I do feel it makes it more appealing in this market to be able to really concentrate and focus, but every year it’s hard convincing the galleries! They often feel that in a slow market it’s a safer bet to show a broader portfolio, but I really don’t agree!

Gina Malek - Truth in Timbre, 2017, Manuel Ocampo - Yes, Sir! No, Sir! Right Away, Sir! 2017
Left: Gina Malek – Truth in Timbre, 2017. Oil on canvas, 165 x 180 cm. Presented by Magic Beans (Berlin) / Right: Manuel Ocampo – Yes, Sir! No, Sir! Right Away, Sir!, 2017. Acrylic on canvas, 162 X 130 cm, courtesy- AD Gallery, Athens GR & the artist. Presented by AD Gallery (Athens)

The Present and Future of the Fair

Widewalls: How do you see the fair’s position in the international art market but also the world at large?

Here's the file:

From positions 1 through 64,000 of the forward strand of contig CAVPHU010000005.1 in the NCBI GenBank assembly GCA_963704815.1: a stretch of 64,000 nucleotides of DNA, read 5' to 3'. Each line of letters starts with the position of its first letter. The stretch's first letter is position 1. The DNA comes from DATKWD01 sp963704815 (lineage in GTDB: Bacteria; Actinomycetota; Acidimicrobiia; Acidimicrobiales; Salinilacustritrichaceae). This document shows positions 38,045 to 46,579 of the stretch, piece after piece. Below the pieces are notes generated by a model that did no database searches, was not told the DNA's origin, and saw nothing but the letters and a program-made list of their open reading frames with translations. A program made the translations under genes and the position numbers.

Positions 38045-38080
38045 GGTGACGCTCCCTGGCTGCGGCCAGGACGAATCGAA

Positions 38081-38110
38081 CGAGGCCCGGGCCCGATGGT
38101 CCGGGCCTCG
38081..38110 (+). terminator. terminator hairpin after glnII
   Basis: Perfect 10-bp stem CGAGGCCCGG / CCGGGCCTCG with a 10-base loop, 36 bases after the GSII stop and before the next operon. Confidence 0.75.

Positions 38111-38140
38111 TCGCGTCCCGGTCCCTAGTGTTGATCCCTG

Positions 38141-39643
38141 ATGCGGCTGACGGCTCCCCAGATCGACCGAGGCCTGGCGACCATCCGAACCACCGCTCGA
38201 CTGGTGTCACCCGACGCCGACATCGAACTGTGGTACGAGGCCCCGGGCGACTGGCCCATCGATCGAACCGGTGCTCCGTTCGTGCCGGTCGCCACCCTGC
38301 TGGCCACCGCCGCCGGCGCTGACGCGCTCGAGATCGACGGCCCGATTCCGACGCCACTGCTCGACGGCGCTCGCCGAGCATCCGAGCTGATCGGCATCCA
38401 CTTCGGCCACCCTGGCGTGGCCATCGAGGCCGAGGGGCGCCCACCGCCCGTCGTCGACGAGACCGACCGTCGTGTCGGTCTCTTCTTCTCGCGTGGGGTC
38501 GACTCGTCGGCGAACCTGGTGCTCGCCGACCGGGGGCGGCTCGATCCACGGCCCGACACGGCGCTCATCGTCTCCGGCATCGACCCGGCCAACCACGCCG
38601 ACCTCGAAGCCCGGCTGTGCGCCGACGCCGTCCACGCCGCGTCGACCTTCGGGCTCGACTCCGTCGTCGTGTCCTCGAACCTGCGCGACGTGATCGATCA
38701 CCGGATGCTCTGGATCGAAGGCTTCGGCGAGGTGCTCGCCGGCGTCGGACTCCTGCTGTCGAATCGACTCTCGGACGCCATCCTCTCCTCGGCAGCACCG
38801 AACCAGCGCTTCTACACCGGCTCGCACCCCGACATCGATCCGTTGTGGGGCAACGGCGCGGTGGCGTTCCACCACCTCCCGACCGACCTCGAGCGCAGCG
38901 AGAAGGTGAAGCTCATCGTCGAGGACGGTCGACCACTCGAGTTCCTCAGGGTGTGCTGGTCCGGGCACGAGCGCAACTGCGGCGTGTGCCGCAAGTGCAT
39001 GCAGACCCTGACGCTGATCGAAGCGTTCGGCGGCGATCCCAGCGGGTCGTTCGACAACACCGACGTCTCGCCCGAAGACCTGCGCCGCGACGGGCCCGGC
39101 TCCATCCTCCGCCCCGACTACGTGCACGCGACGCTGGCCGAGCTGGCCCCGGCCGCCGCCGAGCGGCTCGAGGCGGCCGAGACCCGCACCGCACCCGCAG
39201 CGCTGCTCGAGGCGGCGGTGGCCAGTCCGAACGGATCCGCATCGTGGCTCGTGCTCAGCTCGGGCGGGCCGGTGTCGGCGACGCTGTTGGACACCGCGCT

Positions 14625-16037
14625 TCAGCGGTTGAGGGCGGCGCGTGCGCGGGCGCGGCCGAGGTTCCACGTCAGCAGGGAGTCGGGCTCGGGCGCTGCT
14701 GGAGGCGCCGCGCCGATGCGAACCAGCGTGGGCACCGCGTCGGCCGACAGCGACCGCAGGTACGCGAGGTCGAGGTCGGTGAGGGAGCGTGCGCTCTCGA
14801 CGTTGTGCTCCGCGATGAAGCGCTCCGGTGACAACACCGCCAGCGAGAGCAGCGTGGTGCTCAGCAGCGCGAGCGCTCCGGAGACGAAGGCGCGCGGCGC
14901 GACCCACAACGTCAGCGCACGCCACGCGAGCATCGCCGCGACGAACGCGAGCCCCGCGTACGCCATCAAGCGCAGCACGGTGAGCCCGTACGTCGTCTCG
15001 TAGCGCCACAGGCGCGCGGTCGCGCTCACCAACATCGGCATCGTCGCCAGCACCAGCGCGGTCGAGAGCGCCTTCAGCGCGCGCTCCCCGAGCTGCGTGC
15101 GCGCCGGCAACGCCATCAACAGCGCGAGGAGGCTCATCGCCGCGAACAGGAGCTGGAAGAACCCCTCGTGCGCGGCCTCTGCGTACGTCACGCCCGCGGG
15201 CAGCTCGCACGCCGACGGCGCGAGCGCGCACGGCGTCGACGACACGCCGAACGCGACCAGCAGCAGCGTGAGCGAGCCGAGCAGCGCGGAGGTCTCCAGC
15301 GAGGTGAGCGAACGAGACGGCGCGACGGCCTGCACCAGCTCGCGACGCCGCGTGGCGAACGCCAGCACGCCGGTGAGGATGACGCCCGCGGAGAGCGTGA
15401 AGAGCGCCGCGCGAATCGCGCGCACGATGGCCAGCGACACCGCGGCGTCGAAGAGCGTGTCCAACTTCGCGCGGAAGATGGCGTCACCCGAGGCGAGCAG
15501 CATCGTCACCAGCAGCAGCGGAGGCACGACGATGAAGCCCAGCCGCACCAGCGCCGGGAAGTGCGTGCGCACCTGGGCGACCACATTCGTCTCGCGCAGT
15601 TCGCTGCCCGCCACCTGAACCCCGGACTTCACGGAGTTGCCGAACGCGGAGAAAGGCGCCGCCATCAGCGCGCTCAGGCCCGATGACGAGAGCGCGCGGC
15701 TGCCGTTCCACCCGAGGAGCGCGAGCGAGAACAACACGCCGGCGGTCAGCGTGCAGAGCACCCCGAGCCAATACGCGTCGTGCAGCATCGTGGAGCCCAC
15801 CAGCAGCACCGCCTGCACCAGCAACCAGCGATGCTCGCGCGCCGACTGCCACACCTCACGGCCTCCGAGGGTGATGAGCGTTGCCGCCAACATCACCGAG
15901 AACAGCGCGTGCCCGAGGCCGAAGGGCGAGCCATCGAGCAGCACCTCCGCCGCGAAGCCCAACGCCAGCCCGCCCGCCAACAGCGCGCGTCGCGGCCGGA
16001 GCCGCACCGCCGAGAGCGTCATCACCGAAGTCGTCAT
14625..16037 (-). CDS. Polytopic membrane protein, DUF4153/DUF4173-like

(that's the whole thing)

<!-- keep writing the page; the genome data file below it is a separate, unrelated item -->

AC: We are well aware of our position in the pecking order of fairs, but I think a lot of people would be surprised if they really looked at lists from the last 14 years and saw how many galleries did their first fair with us, or how many artists did their first fair at VOLTA.

For us, it’s still our “mom and pop” business — I still run it with my husband and many of the same small, loyal and stellar team that were there at the beginning — and I still think of it as our little project, I don’t have any grandiose ideas of our importance.

But then I am constantly and really pleasantly surprised at how many people will come up and thank us for what we did for their career, or how a great collector will say we’re still their favorite fair, or that they started out with us. Museum groups consistently say they earn the most with us because of the solo focus…

Some galleries have even said that without our platform they wouldn’t have survived in certain lean years, so, even with all the inherent problems that fairs have brought with them, I feel like we still have done a lot of good in supporting a very diverse group and I expect that’s had its impact globally for many participants.